To be clear, I wasn’t staying in the penthouse but on the top floor, where the hotel’s dozen suites are all located. While I was super excited about the upgrade, I wasn’t expecting much from the penthouse level views since the hotel tops out at the 8th floor.
Entering my suite, though, I was immediately enthralled by the space, design and light. Doyle made the 8th floor feel like it was in the clouds with floor-to-ceiling windows, floating shelves, light-colored wood and a fabulous extra bonus: a terrace with comfy chairs and great street views of the bustling street below.
There isn’t a separate bedroom, but the smart layout felt like a loft apartment, with a living area, squared off with couches and chairs centered around a large coffee table and the king-size bed at the far end of the space.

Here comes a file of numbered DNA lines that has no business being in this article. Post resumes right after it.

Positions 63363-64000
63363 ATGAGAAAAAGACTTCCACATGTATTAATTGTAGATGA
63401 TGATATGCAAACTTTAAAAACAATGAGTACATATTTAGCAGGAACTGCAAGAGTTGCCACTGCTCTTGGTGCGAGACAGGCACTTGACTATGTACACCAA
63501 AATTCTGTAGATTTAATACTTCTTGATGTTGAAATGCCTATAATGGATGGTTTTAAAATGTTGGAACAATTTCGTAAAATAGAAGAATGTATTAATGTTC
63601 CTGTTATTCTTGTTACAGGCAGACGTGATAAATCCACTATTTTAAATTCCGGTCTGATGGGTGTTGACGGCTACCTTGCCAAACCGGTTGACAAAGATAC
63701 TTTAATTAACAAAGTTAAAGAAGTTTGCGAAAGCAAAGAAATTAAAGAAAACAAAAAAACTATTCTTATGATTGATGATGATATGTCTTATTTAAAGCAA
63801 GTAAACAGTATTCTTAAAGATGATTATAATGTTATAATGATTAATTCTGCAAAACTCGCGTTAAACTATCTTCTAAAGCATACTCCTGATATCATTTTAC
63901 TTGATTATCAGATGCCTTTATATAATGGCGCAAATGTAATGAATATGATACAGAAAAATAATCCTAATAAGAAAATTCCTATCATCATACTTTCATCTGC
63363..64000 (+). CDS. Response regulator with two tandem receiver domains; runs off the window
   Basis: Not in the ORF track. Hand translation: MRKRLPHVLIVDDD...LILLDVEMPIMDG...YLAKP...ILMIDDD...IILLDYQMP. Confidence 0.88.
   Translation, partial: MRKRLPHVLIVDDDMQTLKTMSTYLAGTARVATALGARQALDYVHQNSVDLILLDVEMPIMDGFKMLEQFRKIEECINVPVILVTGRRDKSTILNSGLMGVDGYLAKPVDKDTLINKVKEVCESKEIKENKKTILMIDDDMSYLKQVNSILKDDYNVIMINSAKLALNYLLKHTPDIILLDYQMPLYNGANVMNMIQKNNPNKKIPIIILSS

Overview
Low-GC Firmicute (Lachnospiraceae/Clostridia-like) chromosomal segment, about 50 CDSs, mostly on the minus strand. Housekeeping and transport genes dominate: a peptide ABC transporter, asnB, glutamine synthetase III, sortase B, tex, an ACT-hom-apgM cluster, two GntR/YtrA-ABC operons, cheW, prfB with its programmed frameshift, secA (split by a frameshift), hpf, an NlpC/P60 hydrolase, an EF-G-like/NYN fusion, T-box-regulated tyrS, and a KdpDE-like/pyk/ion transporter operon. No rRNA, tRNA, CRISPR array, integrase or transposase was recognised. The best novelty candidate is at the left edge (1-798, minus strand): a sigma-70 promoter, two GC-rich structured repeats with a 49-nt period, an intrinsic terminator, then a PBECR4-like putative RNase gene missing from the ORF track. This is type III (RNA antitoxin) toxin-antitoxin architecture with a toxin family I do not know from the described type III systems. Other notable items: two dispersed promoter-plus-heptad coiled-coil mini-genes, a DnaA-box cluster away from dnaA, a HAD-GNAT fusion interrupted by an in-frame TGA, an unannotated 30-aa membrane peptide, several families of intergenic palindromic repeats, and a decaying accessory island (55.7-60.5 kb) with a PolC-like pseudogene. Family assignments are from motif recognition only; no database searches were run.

Another clever design element I enjoyed was the copiously stocked wet bar located in the entryway.
The suite life came with many extra perks, too, like a minifridge stocked with gratis soft drinks and water, complimentary fruit basket and a snack basket filled with locally crafted snacks.
Extra bonus: The large, double-sink bathroom with its large walk-in shower had a door that closed, so there was no light seeping in toward the bedroom. And, like the regular rooms, there were switches to open and close the blinds, so the sunlight didn’t filter in before I was awake.
Having the all-glass walls here offered one more highlight: a full rainbow view over the neighborhood after a rainstorm.
The nighttime view from my terrace was pretty great, too,